Frontier hopes to start new regional operation by year-end
October 26, 2007
DENVER ” After putting to bed its best quarterly performance report in six years, Frontier Airlines Holdings Inc. is hoping to launch its long-awaited turboprop operation in December and add new services such as in-flight e-mail by next year.
Representatives of Lynx Aviation, the new turboprop subsidiary, plan to meet Monday with Federal Aviation Administration officials to discuss operating specifications with the goal of getting their approval and starting service by the end of the year.
Although Frontier hasn’t announced the destinations it intends to serve with the new service, Aspen is widely expected to be one of them.
Pilots, flight attendants, dispatchers and mechanics already are being trained on the Bombardier Inc. aircraft, Lynx President Tom Nunn told analysts Friday during a conference call on the company’s fiscal second-quarter results.
Frontier Chief Executive Officer Sean Menke, who took over last month, said he is looking at a number of areas for possible improvements, including the addition of e-mail and text messaging services for passengers if bandwidth issues can be resolved.
Menke discussed the new operation with analysts a day after the company said the fiscal second-quarter was its best performance since before the Sept. 11 terrorist attacks, crediting a record number of passengers and a drop in fuel expenses.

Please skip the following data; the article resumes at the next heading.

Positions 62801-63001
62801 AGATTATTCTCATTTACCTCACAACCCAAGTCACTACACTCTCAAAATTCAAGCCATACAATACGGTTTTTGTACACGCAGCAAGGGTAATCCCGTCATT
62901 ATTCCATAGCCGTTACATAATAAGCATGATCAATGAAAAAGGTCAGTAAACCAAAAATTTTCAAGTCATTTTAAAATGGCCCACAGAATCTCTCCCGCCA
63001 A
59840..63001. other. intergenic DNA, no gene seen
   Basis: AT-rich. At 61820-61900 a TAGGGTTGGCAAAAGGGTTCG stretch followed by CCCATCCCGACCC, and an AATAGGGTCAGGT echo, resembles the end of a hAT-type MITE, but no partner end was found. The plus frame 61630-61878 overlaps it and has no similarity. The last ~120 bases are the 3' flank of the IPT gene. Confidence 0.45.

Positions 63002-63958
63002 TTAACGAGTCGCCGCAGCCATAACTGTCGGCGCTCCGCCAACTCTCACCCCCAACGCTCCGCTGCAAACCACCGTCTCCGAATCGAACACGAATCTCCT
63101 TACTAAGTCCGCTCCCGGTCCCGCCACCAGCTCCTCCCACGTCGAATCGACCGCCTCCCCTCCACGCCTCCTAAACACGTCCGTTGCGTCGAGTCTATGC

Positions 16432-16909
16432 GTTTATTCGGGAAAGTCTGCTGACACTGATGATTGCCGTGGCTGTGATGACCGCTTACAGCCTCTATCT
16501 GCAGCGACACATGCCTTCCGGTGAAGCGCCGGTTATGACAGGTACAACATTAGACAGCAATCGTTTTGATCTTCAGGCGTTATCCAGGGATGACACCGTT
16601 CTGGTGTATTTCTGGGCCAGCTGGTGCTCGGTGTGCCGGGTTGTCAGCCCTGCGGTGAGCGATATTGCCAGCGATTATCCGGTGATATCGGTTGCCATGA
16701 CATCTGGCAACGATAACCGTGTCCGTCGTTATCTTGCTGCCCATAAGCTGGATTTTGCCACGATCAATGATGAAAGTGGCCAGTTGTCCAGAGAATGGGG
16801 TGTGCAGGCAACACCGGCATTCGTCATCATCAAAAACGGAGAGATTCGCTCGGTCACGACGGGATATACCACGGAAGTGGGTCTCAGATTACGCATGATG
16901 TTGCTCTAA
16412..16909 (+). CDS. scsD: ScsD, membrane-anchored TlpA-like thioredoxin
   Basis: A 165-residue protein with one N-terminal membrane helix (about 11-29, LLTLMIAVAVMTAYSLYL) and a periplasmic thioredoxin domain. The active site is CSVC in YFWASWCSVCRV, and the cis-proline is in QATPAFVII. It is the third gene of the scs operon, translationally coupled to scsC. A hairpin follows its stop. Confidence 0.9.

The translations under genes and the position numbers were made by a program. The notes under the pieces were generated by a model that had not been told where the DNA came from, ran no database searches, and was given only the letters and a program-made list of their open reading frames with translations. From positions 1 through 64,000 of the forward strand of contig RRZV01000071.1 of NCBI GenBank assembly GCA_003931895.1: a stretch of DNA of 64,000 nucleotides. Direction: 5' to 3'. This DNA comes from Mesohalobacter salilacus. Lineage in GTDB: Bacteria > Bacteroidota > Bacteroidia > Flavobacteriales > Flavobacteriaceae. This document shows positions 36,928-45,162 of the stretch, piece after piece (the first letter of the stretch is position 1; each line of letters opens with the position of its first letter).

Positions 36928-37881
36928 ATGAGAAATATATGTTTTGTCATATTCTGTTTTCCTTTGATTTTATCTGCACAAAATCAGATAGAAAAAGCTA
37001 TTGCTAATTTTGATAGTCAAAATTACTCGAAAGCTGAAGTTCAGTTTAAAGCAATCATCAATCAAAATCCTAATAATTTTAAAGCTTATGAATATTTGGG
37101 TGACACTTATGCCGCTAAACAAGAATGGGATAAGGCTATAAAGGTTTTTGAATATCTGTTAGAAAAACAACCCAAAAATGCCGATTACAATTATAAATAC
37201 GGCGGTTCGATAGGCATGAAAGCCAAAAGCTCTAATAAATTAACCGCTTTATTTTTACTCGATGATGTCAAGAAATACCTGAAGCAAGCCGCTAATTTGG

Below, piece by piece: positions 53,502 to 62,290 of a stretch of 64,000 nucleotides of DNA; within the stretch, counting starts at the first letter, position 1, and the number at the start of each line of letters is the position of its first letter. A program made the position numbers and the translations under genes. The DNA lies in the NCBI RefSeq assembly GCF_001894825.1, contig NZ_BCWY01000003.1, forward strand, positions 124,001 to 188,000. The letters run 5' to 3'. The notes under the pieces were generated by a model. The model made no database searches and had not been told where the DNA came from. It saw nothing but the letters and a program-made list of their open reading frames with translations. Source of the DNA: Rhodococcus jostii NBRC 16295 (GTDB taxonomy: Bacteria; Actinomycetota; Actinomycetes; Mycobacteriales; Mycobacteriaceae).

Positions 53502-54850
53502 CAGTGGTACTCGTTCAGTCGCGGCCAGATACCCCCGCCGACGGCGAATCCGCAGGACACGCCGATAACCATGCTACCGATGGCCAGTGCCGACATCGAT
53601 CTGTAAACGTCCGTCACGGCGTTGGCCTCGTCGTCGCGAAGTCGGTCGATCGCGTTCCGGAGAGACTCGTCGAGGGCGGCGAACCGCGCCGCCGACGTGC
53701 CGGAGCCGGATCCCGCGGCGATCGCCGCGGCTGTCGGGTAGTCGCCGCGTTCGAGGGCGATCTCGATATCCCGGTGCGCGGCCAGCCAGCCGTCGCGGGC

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For the fiscal 2008 second quarter, Frontier reported net income of $17.3 million, or 39 cents a share, compared with net income of $500,000, or 1 cent a share, in the second quarter of 2007.
Revenue totaled $373 million in the quarter ending Sept. 30 compared with $312.5 million in the year-ago quarter.
The most recent quarter included special items that, combined, decreased net income by 6 cents a share. They included $2.8 million in startup costs for Lynx Aviation and accelerated depreciation totaling $1.5 million for a seat replacement project.
In the previous quarter, special items, net of income taxes and bonuses, lowered net income by 6 cents a share. They included gains on the sale of Boeing assets and Lynx startup costs.
The carrier, which serves cities in 32 states, Mexico and Canada from its Denver International Airport hub, had hoped to start Lynx Aviation in October but that was delayed pending FAA approval.
Frontier began flying three Lynx routes ” to Wichita, Kan., Rapid City, S.D., and Sioux City, Iowa ” in October with aircraft from its regional partners and hopes to ramp up the operation quickly once the certification process is complete.
Frontier’s stock rose 19 cents to close at $6.94 a share Friday.